LAUREN WITTE/The Texas Tribune
Family battles with Texas officials to preserve historic land
Property and history at risk of being lost to Texas Department of Transportation in eminent domain struggle
May 31, 2022
With fresh flowers in hand, Rosalind Alexander-Kasparik walked from her family farm on a spring afternoon to the adjacent private cemetery where generations of her relatives are buried.
She stopped at the cemetery’s entrance, picking up trash blown in from U.S. Highway 183.
Alexander-Kasparik was 9 in 1968 when the Texas Department of Transportation used eminent domain to forcibly buy 5 acres of the family land and cut off what once was the farm’s entrance, leaving a portion of the property isolated on the other side of the freeway.
Decades later, history is threatening to repeat itself. TxDOT plans to add more lanes to the highway. This time around, Alexander-Kasparik is determined to see a different outcome. “They are not taking any more of our historic, hard-fought-for, blood-ridden land,” she said.
The widening project is still in the planning stages — making it unknown how much, if any, of the Alexander Farm will be needed to support the added concrete.
She remembers watching her grandfather fight to keep their land intact in the ’60s. Milton Everett Alexander enlisted the help of lawyers, but ultimately, TxDOT won.
“The taking of it was something that my grandfather saw as his defeat,” Alexander-Kasparik said.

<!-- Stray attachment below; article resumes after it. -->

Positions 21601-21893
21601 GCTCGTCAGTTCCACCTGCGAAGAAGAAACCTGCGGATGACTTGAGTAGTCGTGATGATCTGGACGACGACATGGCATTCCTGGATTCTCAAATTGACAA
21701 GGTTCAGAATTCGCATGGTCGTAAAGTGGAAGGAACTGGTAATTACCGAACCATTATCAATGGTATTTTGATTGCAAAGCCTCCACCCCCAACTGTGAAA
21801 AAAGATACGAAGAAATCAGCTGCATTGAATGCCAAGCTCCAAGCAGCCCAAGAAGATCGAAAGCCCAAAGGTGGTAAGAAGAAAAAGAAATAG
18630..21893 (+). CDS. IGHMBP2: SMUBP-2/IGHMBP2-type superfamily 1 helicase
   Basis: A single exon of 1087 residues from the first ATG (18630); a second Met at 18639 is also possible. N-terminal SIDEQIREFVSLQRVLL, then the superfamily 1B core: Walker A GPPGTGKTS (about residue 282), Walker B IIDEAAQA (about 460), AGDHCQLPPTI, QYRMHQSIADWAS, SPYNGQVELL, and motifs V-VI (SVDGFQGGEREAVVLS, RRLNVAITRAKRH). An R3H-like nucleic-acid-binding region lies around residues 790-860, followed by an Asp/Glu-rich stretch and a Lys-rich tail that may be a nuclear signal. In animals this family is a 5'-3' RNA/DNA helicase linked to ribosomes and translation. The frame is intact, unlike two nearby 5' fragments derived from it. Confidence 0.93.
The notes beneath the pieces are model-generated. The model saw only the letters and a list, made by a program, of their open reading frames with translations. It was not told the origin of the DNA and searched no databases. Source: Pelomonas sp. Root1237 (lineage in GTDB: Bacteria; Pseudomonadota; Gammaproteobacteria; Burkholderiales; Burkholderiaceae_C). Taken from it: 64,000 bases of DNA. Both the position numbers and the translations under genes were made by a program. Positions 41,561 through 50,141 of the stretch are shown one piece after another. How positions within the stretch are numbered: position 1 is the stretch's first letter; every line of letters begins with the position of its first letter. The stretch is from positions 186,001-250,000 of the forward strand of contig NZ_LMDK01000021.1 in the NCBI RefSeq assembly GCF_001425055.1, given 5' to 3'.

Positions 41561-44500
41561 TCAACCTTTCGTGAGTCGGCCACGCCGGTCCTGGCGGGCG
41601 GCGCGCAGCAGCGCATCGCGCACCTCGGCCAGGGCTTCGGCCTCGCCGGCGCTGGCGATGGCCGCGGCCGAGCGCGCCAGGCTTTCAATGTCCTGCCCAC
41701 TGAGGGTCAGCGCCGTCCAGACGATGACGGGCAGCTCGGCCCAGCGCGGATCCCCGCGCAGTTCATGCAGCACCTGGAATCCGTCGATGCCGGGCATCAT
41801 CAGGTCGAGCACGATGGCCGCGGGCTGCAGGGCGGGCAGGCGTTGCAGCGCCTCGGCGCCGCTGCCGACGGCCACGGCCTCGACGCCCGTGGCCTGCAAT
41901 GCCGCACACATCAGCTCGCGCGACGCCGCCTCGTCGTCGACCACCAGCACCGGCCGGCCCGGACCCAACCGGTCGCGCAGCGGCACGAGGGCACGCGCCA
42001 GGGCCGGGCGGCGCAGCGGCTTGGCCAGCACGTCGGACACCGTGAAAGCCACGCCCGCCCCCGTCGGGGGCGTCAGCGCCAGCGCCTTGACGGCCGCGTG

She hopes the historic nature of the property will divert TxDOT from forcibly buying any more of the land. It was almost unheard of in 1847 when Daniel Alexander founded the farm. His enslavers granted him ownership even though he remained enslaved.
Alexander was born into slavery in 1810. The McKinney family made a verbal agreement with Alexander in 1847 allowing him to own 73 acres of land. Alexander officially bought the land in 1879.
The cemetery on the north end of the property — where Alexander was buried in 1883 — was seen as a way to provide dignity to generations.
“The best way to make sure that the family stayed together forever was to have a cemetery,” Alexander-Kasparik said. “A family cemetery, not a burial ground for enslaved people, but a place where your family is interred and the remains are part of the earth that is part of your land.”
The property’s dairy farm thrived and serviced various establishments in the area under the leadership of Milton Everett Alexander in the middle of the 20th century. Though he tried, Milton was unsuccessful at stopping TxDOT from building Highway 183 through the family’s property.
In November 2019, Alexander-Kasparik received a postcard notifying her of a TxDOT meeting Highway 183 expansion plans.
In February 2020, family members met with TxDOT staffers to dissuade the agency from taking any more of the Alexander Farm.
Alexander-Kasparik quickly adopted a new life mission: convincing state and regional officials that her family’s historical land is important enough to be saved.
She is also working with organizations to guarantee the farm and cemetery Alexander founded and left behind will continue to be around for years to come.
The family now believes that the National Historic Preservation Act of 1966 could have helped prevent TxDOT’s use of eminent domain decades ago. They’re now using the act to try to preserve the land. It requires transportation departments to conduct an investigation and determine if land impacted by projects receiving federal funds have historical significance. But it doesn’t prevent the use of eminent domain if the government agency determines no other routes are feasible.
Alexander-Kasparik sees hope on some fronts. TxDOT halted a highway improvement project in Houston as The Federal Highway Administration investigates civil rights complaints about its impacts.